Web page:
• We look for things that can alter the costs such as stucco siding, plaster walls or atypical construction methods
• We have underground utilities marked and look for conflicts from cable, phone, electric, gas and other utilities whether overhead or underground
• We look for things such as alarm and special security systems, proprietary gutter cover systems, buried drain lines, or other things that will require additional costs

2. To verify the accuracy of drawings and existing conditions
This is a great time for the team to check critical measurements. We want everyone to challenge the plans for accuracy and trouble shoot. At this stage it is only on paper and can easily be changed.
• In a kitchen remodel we check for widths and measurements to door and window trims.  We also want to check finished floor to ceiling heights and if there are any bulkheads and depth. These are all important to assure a seamless cabinet installation (often the longest lead times)
• For an addition we might check the existing house floor to floor heights and egress windows above the addition for their sill heights. We also want to confirm the existing and proposed roof pitches for the tie in.  
• For a basement we might check steel column placements, existing stairs, mechanical systems and overall measurements. We will also want to verify bulkhead sizes for beams, duct work and other mechanicals.
• We want to review how we are to access the site and any site modifications such as removing fencing or structures to allow for access. Also to discuss how we can leave the site and/or silt fence or preventing root damage to adjacent trees.
• A preliminary plan for dust, weather and floor protections are made at this time. Many of our clients live in their home during construction and we want to minimize our impact on their lives.

3. Lastly, we are looking for details of the existing home for a seamless integration
We want a seamless integration from the existing house and the new remodel.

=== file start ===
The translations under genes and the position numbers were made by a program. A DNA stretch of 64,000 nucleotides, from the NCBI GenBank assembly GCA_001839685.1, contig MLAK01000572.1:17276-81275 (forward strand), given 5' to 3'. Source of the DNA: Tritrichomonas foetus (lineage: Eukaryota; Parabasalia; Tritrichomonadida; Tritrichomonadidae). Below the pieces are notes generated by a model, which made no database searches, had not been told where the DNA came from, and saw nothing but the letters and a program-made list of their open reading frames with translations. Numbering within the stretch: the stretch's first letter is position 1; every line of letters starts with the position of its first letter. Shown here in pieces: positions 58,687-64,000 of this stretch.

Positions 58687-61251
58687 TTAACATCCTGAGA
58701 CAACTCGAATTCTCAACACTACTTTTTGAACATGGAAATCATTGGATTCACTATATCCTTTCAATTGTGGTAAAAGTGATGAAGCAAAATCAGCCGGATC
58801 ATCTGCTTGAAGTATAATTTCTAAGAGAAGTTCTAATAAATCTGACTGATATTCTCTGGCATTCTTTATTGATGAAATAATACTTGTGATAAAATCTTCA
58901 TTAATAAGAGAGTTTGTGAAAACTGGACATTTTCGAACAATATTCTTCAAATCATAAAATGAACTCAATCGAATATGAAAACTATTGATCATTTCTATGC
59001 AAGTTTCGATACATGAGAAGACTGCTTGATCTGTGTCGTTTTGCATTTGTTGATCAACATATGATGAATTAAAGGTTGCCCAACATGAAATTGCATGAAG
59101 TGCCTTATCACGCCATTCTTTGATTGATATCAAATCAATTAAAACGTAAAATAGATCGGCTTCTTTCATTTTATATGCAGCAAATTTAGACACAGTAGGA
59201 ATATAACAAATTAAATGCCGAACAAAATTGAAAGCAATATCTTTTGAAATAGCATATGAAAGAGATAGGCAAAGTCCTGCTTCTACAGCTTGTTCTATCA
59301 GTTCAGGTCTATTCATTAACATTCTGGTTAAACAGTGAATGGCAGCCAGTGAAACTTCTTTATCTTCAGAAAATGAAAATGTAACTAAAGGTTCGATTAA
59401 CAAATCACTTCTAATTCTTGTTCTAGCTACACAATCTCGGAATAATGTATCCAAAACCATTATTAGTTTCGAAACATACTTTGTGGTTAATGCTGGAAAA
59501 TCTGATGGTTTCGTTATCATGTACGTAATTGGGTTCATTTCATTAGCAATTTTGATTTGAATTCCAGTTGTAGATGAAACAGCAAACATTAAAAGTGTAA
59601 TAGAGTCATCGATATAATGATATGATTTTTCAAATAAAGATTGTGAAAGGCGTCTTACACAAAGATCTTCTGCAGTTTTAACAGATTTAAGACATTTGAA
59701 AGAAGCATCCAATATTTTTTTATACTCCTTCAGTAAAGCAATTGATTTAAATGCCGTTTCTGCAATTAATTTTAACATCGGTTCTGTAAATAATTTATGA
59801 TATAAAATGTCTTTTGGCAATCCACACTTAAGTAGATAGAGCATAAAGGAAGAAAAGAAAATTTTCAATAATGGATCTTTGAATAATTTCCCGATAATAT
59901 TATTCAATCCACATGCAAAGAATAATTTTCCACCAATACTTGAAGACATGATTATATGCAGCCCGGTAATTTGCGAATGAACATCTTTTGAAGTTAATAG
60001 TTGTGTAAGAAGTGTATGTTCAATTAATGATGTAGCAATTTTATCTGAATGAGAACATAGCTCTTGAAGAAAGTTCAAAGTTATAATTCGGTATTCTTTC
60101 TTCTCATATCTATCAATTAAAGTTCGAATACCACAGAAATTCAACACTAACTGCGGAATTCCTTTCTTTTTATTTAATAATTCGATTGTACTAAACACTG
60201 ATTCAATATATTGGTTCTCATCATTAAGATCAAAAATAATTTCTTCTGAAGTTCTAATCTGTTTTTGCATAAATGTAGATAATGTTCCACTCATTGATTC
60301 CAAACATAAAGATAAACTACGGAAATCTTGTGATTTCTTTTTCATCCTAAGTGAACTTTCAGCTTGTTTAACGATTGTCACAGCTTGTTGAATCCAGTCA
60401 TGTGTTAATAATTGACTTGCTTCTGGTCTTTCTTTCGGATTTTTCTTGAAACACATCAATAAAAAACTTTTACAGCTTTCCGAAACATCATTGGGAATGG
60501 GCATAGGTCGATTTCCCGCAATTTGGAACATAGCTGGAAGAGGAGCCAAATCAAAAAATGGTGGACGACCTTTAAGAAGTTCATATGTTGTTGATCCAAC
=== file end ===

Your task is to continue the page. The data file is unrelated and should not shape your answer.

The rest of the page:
• For interior work we want to verify all the types of trim, door styles, hardware, etc.
• For the exterior we want to look for fascia, soffit, rake and frieze boards; gutter size, color and style; siding material, reveal and finish; foundation details, exterior window trim and surround; window material, brand and style; shingle material, style and color, etc. If the fascia and soffit of the existing house are wrapped, we want the same detail on the addition.
• We also want to review the condition of the driveway, the foundation and anything that might either be preventative maintenance for the home or something that might be a red flag.
After the walk through, the trades are given typically three to five days to return their quote to the purchasing agent. They will review it for accuracy against the original RFP and any changes that were made at the trade walk through.They then gather all the notes from the trade walk and all the comments from each person present. These notes are then reviewed at the in-house estimate review.
Sound like a lot of work? Sounds expensive to you? We have been able to catch and prevent many things from happening at these trade walks that have prevented weeks in delays and saved the homeowners and Sun Design thousands of dollars.In the long run these save everyone involved money, time and headaches and often can be completed in a few hours.